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HIV status disclosure

Disclosure means telling the people in your life that you are HIV positive

While It isn’t mandatory or necessary to disclose to family, friends, co-workers or employers (except for direct care fields such as nursing, dentistry etc.) it is extremely important that disclose your status with sexual and drug partners.

Disclosure can improve your overall health and well-being, as telling trusted individuals (family, friends etc.) can provide mental and emotional support, as well as improve your access to proper care and treatment. It is extremely important to disclose to people you choose to be sexually intimate with, not only for their health and safety but for your own protection. There have been a number of legal cases made against HIV positive individuals who have not disclosed to sex or drug partners.

There is no perfect suggestion for how or when you should let people know; disclosure is difficult no matter how many times you do it. Some people find it easier to disclose their HIV status to people immediately and others may wait until a relationship has been built. Ultimately, the manner in which you choose to disclose has to be most comfortable for you.

HIV Disclosure and the Law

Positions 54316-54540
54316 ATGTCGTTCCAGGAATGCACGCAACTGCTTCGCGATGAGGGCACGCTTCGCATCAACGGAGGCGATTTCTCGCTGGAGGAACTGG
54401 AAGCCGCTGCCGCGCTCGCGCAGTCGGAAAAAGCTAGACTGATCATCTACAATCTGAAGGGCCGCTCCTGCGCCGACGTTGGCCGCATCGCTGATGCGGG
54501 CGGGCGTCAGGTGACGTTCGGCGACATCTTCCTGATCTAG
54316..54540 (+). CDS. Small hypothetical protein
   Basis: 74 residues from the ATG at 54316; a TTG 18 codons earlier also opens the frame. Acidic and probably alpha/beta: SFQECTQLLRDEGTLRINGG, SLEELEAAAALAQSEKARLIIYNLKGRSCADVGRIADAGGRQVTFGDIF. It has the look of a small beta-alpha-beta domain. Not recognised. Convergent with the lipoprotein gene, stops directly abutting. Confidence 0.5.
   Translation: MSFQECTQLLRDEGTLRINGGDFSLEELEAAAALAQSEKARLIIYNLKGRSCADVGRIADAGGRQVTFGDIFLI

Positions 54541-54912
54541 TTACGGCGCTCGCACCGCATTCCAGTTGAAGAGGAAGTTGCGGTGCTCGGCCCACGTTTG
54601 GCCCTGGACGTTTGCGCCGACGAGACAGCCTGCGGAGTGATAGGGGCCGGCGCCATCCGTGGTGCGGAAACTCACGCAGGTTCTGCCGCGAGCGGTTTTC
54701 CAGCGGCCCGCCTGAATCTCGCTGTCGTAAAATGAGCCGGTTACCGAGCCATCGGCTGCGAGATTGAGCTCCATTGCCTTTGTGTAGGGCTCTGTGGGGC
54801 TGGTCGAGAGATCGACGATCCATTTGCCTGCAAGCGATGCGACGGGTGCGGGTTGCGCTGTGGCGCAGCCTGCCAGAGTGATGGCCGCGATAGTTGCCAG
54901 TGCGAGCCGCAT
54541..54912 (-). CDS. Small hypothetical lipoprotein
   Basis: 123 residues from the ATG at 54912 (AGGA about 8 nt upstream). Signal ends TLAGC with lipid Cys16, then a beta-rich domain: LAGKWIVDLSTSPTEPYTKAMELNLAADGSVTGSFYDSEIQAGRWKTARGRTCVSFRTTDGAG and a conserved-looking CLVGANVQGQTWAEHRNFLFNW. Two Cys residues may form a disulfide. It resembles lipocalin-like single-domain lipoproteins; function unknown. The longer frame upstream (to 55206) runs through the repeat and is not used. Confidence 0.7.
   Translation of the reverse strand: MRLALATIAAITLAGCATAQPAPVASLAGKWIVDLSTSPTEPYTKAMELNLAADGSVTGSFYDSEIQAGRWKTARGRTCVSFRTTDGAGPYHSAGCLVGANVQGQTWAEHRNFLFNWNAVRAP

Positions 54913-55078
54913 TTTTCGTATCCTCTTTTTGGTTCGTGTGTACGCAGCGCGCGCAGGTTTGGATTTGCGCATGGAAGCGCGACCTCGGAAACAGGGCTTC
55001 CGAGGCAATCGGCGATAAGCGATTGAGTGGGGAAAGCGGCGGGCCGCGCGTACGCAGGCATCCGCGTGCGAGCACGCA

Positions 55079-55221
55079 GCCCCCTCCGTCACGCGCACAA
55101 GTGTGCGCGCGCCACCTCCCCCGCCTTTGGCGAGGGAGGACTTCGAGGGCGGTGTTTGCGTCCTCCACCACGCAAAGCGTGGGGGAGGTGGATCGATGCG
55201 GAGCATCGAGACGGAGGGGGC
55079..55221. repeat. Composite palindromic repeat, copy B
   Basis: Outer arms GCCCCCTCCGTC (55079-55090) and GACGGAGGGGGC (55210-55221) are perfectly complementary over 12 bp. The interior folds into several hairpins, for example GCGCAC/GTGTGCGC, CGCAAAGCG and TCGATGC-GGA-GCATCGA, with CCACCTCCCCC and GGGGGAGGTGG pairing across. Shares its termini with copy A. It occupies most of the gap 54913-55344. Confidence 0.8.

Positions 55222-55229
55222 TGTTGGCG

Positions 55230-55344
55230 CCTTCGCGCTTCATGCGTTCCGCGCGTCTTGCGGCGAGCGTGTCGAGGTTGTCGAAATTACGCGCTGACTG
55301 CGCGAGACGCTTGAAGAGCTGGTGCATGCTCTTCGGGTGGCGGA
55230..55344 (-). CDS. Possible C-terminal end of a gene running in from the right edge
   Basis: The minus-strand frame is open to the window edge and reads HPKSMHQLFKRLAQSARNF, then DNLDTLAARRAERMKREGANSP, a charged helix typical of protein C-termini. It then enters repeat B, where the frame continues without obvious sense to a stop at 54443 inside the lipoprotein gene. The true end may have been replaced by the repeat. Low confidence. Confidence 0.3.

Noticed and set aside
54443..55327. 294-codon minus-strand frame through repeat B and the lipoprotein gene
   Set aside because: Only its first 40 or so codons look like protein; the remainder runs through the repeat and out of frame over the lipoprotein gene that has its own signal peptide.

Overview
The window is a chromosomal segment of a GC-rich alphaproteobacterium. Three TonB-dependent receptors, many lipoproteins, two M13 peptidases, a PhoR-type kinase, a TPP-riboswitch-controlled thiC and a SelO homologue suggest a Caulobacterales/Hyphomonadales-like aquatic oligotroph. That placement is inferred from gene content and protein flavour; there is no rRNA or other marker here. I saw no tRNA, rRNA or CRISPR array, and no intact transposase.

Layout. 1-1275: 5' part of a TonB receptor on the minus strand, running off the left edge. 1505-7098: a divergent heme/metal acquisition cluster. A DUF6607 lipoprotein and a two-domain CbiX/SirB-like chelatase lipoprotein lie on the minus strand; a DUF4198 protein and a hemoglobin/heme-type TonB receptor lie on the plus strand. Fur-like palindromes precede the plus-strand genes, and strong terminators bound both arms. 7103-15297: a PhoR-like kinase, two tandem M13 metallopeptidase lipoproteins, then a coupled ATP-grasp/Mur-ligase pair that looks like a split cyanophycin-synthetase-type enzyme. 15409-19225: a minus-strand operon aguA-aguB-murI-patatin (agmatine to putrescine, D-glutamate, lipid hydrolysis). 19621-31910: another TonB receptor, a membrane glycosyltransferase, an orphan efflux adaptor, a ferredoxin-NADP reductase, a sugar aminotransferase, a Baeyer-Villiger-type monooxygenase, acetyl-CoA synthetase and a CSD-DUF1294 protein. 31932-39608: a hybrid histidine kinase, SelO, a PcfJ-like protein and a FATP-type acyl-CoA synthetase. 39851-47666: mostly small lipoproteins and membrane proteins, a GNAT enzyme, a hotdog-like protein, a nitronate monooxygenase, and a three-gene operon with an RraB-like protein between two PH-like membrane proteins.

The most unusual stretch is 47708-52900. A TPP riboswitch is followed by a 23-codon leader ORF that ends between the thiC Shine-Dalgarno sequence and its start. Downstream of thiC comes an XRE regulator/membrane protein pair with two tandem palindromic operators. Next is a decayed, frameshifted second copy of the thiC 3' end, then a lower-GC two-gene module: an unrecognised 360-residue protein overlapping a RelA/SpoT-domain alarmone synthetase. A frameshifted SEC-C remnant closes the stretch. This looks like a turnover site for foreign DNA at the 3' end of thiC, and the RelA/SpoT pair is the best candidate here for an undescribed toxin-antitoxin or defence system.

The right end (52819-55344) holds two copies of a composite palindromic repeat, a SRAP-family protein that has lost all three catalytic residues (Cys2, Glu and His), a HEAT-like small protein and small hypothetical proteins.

According to the Supreme Court of Canada, all persons living with HIV are legally obligated to disclose their HIV status before engaging in any behaviours that may put another person at significant risk of serious bodily harm. Placing someone else in significant risk does not mean that the other person must become infected before charges can be laid; it is enough that the other person was at risk of HIV infection. If you are unsure of your HIV status, but think there may be a possibility you may be infected, then it is your legal obligation to disclose this before having unprotected sex.

Common examples of risk situations that could result in charges are: having unprotected anal or vaginal sex or haring injection equipment (needles, syringes, cookers, filters, and other works) that may contain HIV-infected blood. Persons found to be guilty of posing significant risk of serious bodily harm can be charged with aggravated assault, common nuisance, or both. Term of imprisonment for these charges can range from two to 14 years.

Low risk activities such as oral sex without a condom, and full sex with a condom are still unclear around HIV disclosure, and therefore there may be potential for legal consequences in some cases.

Negligible and no-risk activities such as kissing cuddling, mutual masturbation, finger fucking, and blowjobs with a condom do not require HIV disclosure.

Canadian HIV/AIDS Legal Network


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